Medicaid and CHIP Eligibility, Enrollment, Renewal, and Cost-Sharing Policies as of January 2016: Findings from a 50-State Survey
States’ Medicaid and CHIP eligibility policies and enrollment and renewal processes will play a key role in reaching the remaining low-income uninsured population and keeping eligible individuals enrolled over time. Together, these survey findings show that:
Medicaid and CHIP continue to be central sources of coverage for the low-income population, but access to coverage varies widely across groups and states. Medicaid and CHIP offer a base of coverage to low-income children and pregnant women nationwide. Eligibility for adults has grown under the Medicaid expansion, but remains low in states that have not expanded. Overall, eligibility continues to vary significantly by group, with coverage available to children and pregnant women at higher income levels relative to parents and other adults. Eligibility also varies across states, and these differences have increased as a result of state Medicaid expansion decisions. Given this variation, there are substantial differences in individuals’ access to coverage based on their eligibility group and where they live.
Upgraded state Medicaid systems help eligible individuals connect to and retain coverage over time, provide gains in administrative efficiencies, and offer new options to support program management. One key outcome of the ACA has been the significant modernization of states’ Medicaid eligibility and enrollment systems. Although state implementation of new eligibility systems got off to a rocky start in 2014, as of 2016, states have implemented system enhancements and processes to increasingly support real-time, data driven eligibility determinations and automatic, paperless renewals of coverage as envisioned by the ACA. The higher-functioning systems in states help eligible individuals connect to coverage more quickly and easily, keep eligible individuals enrolled over time, reduce paperwork burdens, and lead to increased administrative efficiencies as paper-based processes move to an electronic, automated environment. Moreover, the modernized systems offer new options to support program management. For example, states may have increased data reporting capabilities and expanded options to connect Medicaid with other systems and programs. Further, as systems and processes become more refined over time, states may be able to manage enrollment more efficiently, allowing for resources to be refocused on other activities. Looking ahead, states will continue to fully operationalize the streamlined enrollment and renewal processes outlined in the ACA and build on their developments to date to increase the use of technology, expand functionality, smooth out coordination across coverage programs, and integrate non-health programs into their new systems.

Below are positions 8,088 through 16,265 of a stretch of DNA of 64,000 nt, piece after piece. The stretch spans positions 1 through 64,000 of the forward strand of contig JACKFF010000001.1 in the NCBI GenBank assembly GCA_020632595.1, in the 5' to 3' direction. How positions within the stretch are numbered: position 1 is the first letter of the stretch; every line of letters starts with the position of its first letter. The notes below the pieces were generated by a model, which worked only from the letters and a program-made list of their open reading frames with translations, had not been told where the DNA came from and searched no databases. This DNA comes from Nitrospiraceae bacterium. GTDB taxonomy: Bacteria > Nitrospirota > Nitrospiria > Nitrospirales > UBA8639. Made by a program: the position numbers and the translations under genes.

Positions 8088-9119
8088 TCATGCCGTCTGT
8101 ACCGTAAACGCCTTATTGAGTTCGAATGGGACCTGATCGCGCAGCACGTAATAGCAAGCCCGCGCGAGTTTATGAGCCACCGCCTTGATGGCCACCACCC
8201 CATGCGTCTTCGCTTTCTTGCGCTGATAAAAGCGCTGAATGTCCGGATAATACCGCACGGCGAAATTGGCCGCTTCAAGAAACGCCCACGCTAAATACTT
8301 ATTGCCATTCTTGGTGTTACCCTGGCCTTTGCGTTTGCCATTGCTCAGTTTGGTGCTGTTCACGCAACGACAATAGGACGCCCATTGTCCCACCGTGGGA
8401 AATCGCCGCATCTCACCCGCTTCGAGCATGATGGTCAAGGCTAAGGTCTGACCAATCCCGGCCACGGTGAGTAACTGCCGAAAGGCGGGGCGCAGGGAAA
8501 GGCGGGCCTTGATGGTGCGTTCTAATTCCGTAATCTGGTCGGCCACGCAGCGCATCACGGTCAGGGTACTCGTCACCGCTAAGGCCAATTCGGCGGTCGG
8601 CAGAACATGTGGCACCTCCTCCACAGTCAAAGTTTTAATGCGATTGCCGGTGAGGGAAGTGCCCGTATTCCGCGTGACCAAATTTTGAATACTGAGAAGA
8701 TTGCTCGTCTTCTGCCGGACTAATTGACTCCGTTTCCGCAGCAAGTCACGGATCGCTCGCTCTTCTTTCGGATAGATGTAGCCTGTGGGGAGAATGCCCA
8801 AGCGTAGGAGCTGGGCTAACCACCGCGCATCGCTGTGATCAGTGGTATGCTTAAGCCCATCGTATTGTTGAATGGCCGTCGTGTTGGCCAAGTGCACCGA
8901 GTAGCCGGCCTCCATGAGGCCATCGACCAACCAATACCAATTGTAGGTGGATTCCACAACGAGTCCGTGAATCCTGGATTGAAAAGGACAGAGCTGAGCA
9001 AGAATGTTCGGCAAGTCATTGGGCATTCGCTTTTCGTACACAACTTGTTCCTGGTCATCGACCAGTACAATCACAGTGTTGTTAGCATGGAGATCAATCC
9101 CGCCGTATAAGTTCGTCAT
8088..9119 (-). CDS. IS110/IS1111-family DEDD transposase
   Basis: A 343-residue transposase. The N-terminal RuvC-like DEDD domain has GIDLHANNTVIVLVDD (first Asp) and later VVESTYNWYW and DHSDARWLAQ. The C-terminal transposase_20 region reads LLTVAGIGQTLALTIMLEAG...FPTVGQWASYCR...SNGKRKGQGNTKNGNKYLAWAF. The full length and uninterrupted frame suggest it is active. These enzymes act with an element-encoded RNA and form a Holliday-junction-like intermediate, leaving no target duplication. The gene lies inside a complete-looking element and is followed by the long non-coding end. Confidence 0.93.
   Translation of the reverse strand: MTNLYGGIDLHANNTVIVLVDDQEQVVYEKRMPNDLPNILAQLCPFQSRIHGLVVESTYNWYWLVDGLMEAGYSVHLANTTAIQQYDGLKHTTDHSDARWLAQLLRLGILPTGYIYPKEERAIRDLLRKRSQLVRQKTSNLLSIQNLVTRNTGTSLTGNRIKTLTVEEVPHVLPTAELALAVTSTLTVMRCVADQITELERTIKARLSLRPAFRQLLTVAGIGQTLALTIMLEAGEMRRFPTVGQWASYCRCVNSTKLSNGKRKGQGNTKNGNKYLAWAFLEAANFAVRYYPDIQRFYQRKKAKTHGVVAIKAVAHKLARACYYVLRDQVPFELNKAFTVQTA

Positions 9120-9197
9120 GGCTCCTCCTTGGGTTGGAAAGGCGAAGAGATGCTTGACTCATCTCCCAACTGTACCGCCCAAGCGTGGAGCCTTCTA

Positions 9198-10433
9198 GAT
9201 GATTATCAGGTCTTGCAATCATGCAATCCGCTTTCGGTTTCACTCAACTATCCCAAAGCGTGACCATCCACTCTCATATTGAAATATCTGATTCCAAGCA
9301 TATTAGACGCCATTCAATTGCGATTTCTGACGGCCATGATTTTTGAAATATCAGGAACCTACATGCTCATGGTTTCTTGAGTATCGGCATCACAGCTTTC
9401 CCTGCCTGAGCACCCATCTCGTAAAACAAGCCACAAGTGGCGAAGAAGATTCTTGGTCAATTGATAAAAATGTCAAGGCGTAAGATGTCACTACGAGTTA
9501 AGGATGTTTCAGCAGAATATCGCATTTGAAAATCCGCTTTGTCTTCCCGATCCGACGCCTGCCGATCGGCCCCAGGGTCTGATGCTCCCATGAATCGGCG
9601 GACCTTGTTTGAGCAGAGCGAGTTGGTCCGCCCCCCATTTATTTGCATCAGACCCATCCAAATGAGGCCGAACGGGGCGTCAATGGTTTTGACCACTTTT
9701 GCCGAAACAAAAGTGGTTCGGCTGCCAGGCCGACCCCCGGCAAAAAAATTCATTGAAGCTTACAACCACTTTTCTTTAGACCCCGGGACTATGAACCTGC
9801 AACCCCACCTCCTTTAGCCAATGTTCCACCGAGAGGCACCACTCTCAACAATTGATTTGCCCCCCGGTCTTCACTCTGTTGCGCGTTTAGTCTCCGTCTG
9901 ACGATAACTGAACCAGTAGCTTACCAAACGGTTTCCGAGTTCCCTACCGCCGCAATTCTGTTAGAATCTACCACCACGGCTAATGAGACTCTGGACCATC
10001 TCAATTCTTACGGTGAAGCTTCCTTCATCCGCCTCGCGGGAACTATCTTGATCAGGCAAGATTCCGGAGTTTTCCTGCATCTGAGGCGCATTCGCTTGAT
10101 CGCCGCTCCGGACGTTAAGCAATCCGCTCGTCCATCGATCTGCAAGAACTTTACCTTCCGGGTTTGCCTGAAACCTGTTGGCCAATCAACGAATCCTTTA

There remain key questions about how recent changes in eligibility and enrollment may be affected by a range of factors moving forward. Funding for CHIP is set to expire in 2017, raising key questions about the future of the program and what might happen in its absence. In addition, the ACA maintenance of effort provisions for children’s coverage end in 2019. State Medicaid expansion decisions will likely continue to evolve over time, and it remains to be seen how they might be affected by the gradual reduction in federal funding for newly eligible expansion adults, which begins to phase down in 2017 when it reduces to 95%. Pending proposals in current budget reconciliation legislation would roll back the Medicaid expansion to adults and eliminate the maintenance of effort requirements in 2017. Outside of these potential changes, it also will be important to examine how the Section 1115 waivers that allow states to charge adults premiums and monthly contributions are affecting coverage and program administration, particularly given that waiver authority is provided for research and demonstration purposes.